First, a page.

WHO wants more palliative care for Europeans

BMJ 2004; 329 doi: (Published 29 July 2004) Cite this as: BMJ 2004;329:248
  1. Fiona Fleck
  1. Geneva

    Many Europeans who are terminally ill die in unnecessary pain and discomfort because their health systems lack skilled staff and do not widely offer palliative care services, according to two studies published by the World Health Organization this month.

    In the two reports WHO found that although Europe's population is ageing and more people are dying of chronic diseases, the range and quality of palliative care services remain severely limited and inadequate.

    WHO called on health policy makers to urgently address the needs of ageing populations and to make palliative care a core part of their healthcare services.

    Early identification of pain and other health problems can make a “dramatic difference,” WHO said.

    “Palliative care is by and large a neglected topic in most countries. What is required is both a social and a political impetus,” said Dr Agis Tsouros, head of the Centre for Urban Health at WHO's European regional office.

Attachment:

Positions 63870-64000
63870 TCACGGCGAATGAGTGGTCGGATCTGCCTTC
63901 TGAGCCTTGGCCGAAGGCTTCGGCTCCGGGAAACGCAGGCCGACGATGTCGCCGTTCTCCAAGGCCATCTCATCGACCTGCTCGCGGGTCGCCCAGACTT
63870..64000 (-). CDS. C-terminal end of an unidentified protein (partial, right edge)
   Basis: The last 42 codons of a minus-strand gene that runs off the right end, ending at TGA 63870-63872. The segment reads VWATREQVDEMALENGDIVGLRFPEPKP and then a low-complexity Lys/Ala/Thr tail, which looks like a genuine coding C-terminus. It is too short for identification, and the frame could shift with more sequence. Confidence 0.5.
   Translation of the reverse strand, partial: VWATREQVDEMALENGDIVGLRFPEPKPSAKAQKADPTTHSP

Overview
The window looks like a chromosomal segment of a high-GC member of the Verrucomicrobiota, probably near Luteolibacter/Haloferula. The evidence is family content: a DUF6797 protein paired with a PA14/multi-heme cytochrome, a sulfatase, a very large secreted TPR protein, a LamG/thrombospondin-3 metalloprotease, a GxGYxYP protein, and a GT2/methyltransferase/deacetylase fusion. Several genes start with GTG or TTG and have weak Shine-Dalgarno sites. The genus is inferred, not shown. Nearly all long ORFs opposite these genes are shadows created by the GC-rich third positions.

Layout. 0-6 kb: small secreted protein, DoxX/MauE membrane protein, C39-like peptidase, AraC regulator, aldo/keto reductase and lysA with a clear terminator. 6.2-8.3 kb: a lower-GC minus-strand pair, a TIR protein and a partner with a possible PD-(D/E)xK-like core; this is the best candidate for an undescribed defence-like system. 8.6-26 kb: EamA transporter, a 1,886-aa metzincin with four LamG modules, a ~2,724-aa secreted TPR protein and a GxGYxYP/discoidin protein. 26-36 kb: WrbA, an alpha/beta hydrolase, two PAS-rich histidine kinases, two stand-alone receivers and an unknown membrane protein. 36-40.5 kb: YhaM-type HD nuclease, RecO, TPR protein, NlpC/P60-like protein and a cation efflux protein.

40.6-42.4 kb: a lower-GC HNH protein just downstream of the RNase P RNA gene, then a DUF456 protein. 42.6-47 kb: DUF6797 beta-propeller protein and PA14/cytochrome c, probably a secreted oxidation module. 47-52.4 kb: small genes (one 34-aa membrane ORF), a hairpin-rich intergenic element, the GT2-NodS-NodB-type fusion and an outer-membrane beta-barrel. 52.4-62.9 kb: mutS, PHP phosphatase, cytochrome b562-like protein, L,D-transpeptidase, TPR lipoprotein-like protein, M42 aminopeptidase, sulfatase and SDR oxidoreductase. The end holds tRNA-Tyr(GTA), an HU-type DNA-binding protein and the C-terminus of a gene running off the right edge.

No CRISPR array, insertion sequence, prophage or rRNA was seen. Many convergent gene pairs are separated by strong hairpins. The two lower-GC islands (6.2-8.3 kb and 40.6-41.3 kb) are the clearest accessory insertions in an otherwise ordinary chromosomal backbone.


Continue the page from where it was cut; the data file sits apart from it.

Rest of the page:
WHO said that many patients who are dying need support from their relatives and health workers to help them cope with disability, pain, anxiety, and depression, while relatives of the patients also need help to cope with their own anxiety and depression.

    Embedded Image

    An auxiliary nurse helps a terminally ill patient


    It said that although 75% of people in Europe and the United States say they would prefer to die at home, only 18% to 32% actually have that option. (See story below.)

    Some groups, including some members of ethnic minorities, children, and elderly people, are excluded from the best palliative care, it said.

    According to WHO the number of people in the world aged over 60 is expected to double by 2050; 10% to 20% will be from rich countries and 18% to 35% from poor countries.

    By 2020 the chief causes of death among people in this age group are expected to be chronic illnesses. WHO said the top five causes of death were likely to be heart disease, cerebrovascular disease, chronic respiratory disease, lower respiratory infections, and lung cancer.


    • Better Palliative Care for Older People and Palliative Care: The Solid Facts are accessible at

    View Abstract

    Sign in

    Log in through your institution